Transl Psychiatry ; 10(1): 196, 2020 06 18.
Artigo em Inglês | MEDLINE | ID: mdl-32555147

RESUMO

Genome-wide, polygenic risk scores (PRS) have emerged as a useful way to characterize genetic liability. There is growing evidence that PRS may prove useful for early identification of those at increased risk for certain diseases. The current potential of PRS for alcohol use disorders (AUD) remains an open question. Using data from both a population-based sample [the FinnTwin12 (FT12) study] and a high-risk sample [the Collaborative Study on the Genetics of Alcoholism (COGA)], we examined the association between PRSs derived from genome-wide association studies (GWASs) of (1) alcohol dependence/alcohol problems, (2) alcohol consumption, and (3) risky behaviors with AUD and other substance use disorder (SUD) criteria. These PRSs explain ~2.5-3.5% of the variance in AUD (across FT12 and COGA) when all PRSs are included in the same model. Calculations of area under the curve (AUC) show PRS provide only a slight improvement over a model with age, sex, and ancestral principal components as covariates. While individuals in the top 20, 10, and 5% of the PRS distribution had greater odds of having an AUD compared to the lower end of the continuum in both COGA and FT12, the point estimates at each threshold were statistically indistinguishable. Those in the top 5% reported greater levels of licit (alcohol and nicotine) and illicit (cannabis and opioid) SUD criteria. PRSs are associated with risk for SUD in independent samples. However, usefulness for identifying those at increased risk in their current form is modest, at best. Improvement in predictive ability will likely be dependent on increasing the size of well-phenotyped discovery samples.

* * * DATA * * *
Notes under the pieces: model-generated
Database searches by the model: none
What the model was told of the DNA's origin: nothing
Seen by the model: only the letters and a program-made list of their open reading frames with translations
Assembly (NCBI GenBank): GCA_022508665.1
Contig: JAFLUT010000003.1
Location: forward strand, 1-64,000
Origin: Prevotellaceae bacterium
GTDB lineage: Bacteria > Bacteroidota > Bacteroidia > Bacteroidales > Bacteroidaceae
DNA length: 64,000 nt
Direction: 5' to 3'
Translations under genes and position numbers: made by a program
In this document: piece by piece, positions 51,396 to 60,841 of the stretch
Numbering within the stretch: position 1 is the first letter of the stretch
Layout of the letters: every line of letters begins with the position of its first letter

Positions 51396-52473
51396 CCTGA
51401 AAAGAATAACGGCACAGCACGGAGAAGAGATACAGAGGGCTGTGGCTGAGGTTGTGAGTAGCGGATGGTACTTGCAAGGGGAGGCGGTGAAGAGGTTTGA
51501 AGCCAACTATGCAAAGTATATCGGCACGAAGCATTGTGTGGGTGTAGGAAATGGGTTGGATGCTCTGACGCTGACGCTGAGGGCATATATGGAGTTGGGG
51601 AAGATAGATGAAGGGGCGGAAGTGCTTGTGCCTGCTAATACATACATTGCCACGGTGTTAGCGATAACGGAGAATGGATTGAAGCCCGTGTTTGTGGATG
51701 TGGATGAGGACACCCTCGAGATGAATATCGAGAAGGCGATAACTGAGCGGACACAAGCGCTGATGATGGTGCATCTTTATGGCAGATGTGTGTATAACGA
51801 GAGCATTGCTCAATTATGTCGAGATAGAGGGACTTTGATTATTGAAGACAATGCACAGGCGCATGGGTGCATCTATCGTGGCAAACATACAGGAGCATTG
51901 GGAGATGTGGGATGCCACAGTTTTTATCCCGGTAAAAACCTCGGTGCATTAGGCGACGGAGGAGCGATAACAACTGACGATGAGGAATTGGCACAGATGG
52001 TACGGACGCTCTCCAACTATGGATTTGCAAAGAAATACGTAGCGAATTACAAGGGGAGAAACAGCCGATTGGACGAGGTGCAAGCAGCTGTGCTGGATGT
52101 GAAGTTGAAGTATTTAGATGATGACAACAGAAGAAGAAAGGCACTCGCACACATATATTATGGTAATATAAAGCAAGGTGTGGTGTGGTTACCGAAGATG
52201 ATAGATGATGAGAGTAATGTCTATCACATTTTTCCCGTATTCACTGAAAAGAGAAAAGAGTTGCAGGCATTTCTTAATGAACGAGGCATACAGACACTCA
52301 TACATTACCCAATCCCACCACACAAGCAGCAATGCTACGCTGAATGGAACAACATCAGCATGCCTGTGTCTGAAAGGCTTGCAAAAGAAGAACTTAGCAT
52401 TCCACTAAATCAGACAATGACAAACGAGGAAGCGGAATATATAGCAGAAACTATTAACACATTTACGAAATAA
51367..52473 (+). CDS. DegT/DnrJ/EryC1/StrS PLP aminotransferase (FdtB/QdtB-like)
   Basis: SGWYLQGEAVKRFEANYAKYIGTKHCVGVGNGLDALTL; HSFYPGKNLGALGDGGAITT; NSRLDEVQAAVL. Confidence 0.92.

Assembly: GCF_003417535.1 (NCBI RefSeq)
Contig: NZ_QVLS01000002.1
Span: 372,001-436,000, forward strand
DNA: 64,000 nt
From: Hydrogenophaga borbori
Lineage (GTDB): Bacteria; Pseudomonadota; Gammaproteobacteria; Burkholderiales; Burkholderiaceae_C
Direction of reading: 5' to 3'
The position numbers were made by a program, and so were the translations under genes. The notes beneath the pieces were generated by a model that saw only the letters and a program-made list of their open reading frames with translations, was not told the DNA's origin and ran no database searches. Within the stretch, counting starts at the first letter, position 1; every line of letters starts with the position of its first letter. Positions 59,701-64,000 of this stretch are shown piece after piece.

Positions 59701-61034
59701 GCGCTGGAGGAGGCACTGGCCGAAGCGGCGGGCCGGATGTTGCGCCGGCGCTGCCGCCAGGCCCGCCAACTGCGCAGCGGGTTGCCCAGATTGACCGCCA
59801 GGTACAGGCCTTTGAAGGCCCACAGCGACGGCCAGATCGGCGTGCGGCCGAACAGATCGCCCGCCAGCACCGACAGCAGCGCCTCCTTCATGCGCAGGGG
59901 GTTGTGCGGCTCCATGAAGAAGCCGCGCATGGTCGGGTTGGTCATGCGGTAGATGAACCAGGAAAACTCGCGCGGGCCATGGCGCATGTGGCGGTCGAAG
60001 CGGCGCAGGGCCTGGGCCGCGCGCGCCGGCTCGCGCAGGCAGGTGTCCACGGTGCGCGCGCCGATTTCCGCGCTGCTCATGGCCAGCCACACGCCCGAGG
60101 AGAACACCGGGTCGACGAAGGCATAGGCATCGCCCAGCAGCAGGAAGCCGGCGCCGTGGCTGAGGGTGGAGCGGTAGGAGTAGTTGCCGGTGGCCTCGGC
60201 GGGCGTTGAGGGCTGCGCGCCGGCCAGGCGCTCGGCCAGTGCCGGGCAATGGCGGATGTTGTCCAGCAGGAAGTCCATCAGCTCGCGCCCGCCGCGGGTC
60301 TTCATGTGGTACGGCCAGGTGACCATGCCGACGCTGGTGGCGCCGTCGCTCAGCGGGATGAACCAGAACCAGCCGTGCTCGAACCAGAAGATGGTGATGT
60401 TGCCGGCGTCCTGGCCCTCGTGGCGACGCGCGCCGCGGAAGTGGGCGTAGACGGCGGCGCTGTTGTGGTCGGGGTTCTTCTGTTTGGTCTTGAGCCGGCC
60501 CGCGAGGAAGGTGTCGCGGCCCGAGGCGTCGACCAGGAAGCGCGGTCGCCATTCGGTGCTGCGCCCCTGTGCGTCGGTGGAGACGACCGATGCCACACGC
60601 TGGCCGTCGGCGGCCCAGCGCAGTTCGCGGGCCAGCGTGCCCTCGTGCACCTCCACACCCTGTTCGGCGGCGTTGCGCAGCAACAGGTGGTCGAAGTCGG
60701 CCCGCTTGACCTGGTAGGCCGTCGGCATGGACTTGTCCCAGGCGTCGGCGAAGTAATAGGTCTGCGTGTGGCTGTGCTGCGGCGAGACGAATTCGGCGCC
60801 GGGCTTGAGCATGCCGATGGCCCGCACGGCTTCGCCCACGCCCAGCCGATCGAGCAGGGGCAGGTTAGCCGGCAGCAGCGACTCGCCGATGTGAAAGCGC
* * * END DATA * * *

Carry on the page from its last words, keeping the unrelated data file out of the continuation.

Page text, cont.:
16.
Eur J Sport Sci ; : 1-10, 2020 May 25.
Artigo em Inglês | MEDLINE | ID: mdl-32449485

RESUMO